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John Bartlett (1820–1905).  Familiar Quotations, 10th ed.  1919.
 
Page 603
 
 
Thomas Babington, Lord Macaulay. (1800–1859) (continued)
 
resting-place to those whose minds and bodies have been shattered by the contentions of the Great Hall.
          On Warren Hastings. 1841.
6150
      In order that he might rob a neighbour whom he had promised to defend, black men fought on the coast of Coromandel and red men scalped each other by the great lakes of North America.
          On Frederic the Great. 1842.
6151
      We hardly know an instance of the strength and weakness of human nature so striking and so grotesque as the character of this haughty, vigilant, resolute, sagacious blue-stocking, half Mithridates and half Trissotin, bearing up against a world in arms, with an ounce of poison in one pocket and a quire of bad verses in the other.
          On Frederic the Great. 1842.
6152
      Men are never so likely to settle a question rightly as when they discuss it freely.
          Southey’s Colloquies.
6153
      Nothing is so galling to a people, not broken in from the birth, as a paternal or, in other words, a meddling government, a government which tells them what to read and say and eat and drink and wear.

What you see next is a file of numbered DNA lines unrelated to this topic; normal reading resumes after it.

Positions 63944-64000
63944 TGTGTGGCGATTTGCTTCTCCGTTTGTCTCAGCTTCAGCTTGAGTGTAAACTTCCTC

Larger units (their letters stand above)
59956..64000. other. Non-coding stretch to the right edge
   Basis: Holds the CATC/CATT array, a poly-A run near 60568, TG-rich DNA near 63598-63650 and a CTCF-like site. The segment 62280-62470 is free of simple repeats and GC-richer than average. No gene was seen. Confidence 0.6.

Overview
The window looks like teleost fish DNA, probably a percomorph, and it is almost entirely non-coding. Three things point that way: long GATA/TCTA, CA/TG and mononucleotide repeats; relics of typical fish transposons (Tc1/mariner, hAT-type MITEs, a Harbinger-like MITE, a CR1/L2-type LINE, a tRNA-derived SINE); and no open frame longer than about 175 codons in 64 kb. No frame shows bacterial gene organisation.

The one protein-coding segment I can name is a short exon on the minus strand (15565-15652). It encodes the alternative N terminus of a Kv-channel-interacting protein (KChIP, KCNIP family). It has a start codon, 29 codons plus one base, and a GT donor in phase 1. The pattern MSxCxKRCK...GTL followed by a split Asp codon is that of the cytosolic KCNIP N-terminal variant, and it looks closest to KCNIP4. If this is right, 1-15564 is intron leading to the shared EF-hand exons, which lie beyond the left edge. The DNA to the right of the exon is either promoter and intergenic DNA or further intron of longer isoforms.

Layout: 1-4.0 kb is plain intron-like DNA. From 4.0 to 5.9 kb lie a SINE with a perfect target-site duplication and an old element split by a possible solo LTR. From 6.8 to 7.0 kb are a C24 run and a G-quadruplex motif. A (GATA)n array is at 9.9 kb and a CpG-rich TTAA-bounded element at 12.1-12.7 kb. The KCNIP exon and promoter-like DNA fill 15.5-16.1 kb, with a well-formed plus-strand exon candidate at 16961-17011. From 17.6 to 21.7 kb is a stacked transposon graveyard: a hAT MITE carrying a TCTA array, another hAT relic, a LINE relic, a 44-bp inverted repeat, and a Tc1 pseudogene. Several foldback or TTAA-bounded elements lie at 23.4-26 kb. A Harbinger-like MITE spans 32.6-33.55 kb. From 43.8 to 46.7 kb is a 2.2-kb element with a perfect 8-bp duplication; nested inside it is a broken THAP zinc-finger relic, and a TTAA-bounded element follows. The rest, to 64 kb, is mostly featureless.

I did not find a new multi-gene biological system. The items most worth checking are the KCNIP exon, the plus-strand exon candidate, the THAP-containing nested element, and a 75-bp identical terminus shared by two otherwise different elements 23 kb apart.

Southey’s Colloquies.
6154
      The gallery in which the reporters sit has become a fourth estate of the realm.
          On Hallam’s Constitutional History.
6155
      Intoxicated with animosity.
          On Hallam’s Constitutional History.
6156
      Those who compare the age in which their lot has fallen with a golden age which exists only in imagination, may talk of degeneracy and decay; but no man who is correctly informed as to the past, will be disposed to take a morose or desponding view of the present.
          History of England. Vol. i. Chap. i.
6157
      I shall cheerfully bear the reproach of having descended below the dignity of history. 1 
          History of England. Vol. i. Chap. i.
6158
      There were gentlemen and there were seamen in the navy of Charles II. But the seamen were not gentlemen, and the gentlemen were not seamen.
          History of England. Vol. i. Chap. ii.
 
Note 1.
See Bolingbroke, page 304. [back]
 

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